Laura


Quote from: Brandon on September 01, 2015, 03:29:06 PM
It's "Lake Shore Drive", three words, not two (i.e. "Lakeshore Drive").  It even says so on all the street blades and green signs.  And yes, you can call it "LSD" and "The Drive".  No one calls it "Route 41".

Yep. I hate when words are compounded together when they are meant to be separate. There's a road near where I grew up that is spelled High Point Road but was sloppily resigned by the county as Highpoint Road.

I also hate redundant names like Marketplace Drive and Broadway Road. The suffix is already in the name! It's the redundancy department of redundancy.


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Quote from: Laura on September 09, 2015, 04:23:28 AMI also hate redundant names like Marketplace Drive and Broadway Road. The suffix is already in the name! It's the redundancy department of redundancy.

With you on the second one, but the "place" in the common compound word "marketplace" isn't "Place," the street suffix.

kurumi

The street name "Auto Mall Parkway"
Connecticut "Phase III" signs (button copy outline instead of black on white shields)
California BGS design in general
Four-lane arterials in busy areas with no center lane and minimal left-turn pockets, so you're frequently stuck behind someone waiting to turn left
Numbered highways that just end without proper signage (CT 176, CT 71A)
Interchanges where left exits/entrances could have been removed when the interchange was built in 1964 (CT 2/17)
Overlaps that are basically signed like a gap in the secondary road (I-84/US 6)
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AlexandriaVA

Interstate services signs which vaguely refer to "Food"..."Gas"..."Lodging", when there aren't any immediately off of said exit. My mom had a good pre-GPS rule for that stuff. If you can't see it or its sign from the highway, it's not there.

Henry

Sequential exit numbers, because they don't correspond to the mileage on the highways. Back when the majority of the Interstates were under construction they were fine, but now I prefer mileage-based exits.
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OCGuy81

Quote from: AlexandriaVA on September 09, 2015, 11:20:01 AM
Interstate services signs which vaguely refer to "Food"..."Gas"..."Lodging", when there aren't any immediately off of said exit. My mom had a good pre-GPS rule for that stuff. If you can't see it or its sign from the highway, it's not there.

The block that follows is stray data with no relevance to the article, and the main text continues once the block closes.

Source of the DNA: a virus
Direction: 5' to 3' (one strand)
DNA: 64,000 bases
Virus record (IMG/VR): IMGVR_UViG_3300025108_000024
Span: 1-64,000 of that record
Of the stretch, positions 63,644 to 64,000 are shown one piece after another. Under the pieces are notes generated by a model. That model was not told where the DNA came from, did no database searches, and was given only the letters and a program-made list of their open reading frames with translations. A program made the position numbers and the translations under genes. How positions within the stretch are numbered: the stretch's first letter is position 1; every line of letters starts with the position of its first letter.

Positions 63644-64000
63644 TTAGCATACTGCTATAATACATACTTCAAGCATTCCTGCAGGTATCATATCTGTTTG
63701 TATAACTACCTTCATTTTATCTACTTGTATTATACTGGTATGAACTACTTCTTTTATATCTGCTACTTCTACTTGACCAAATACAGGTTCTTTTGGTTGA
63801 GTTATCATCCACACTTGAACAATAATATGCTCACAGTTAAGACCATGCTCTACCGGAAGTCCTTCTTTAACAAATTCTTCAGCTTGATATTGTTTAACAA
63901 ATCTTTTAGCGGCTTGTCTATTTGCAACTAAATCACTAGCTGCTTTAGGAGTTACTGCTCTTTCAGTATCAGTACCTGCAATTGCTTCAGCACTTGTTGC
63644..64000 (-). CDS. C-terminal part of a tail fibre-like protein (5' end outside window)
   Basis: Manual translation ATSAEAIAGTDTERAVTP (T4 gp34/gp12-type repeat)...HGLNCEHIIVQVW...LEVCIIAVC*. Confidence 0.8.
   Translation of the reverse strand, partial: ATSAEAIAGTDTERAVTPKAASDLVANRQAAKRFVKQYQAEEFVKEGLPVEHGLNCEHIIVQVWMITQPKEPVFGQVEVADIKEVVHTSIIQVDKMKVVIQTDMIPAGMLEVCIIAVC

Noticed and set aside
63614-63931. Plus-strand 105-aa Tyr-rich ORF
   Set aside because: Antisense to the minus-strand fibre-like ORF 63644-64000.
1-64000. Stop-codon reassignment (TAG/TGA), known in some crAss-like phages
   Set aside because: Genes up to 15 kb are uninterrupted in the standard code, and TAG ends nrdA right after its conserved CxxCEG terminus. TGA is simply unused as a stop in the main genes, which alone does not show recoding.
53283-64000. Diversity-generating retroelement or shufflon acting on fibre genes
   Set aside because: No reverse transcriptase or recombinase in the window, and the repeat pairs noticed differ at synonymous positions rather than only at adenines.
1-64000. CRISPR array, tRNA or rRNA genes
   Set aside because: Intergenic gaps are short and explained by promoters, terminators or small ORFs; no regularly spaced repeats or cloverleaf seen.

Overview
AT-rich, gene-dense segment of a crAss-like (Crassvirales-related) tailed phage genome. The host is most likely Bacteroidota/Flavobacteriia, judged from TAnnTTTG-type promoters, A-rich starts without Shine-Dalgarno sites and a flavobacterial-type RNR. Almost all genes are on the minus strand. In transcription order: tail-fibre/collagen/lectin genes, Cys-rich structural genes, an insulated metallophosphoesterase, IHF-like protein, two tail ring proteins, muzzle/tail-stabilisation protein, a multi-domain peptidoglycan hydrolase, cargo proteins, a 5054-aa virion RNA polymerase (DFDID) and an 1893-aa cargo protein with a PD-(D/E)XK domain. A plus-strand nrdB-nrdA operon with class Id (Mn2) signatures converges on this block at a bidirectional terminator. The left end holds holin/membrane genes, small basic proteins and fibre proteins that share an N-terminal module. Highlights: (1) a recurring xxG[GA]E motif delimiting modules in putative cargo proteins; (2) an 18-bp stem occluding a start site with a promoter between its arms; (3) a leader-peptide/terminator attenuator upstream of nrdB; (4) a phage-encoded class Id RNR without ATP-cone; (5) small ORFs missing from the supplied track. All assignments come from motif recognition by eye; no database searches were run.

That's a good rule.  I have seen some service signs before that have arrows along with the mileage (i.e. 1/4 mile left) along the actual offramp.  That's helpful.

D-Dey65

Some of you have already covered mine, but here are others that haven't been covered;

-Unfinished roads.
-Development that blocks the completion of those unfinished roads.
-Use of incorrect designations for roads by TV Traffic reporters. An example would be East Moriches-Riverhead Road being shown as New York State Route 51 when it's actually Suffolk County Road 51.


noelbotevera

People who aren't roadgeeks.
New York drivers.
People not calling freeways in cities by name.
The word "the".
Everything else.
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Tom958

Use of black-on-yellow plates for road names when they're comounted with warning signs,as though there's some danger associated with that particular road. White on green for that, OK?

The 2009 MUTCD, especially how freeway exits with one dropped and one option lane are treated. And yield signs at railroads.  :rolleyes:

silverback1065

Street name signs places in this fashion: https://www.google.com/maps/@39.9848328,-86.1744054,3a,15y,124.14h,86.89t/data=!3m6!1e1!3m4!1stUFGMsptzDN7M95uHk4UGA!2e0!7i13312!8i6656

Impossible to read, both signs need to face outward.  like this: https://www.google.com/maps/@39.9195898,-86.1650643,3a,15y,137.86h,92.36t/data=!3m6!1e1!3m4!1sK6phHNRnwT7BpQAIfVgwZw!2e0!7i13312!8i6656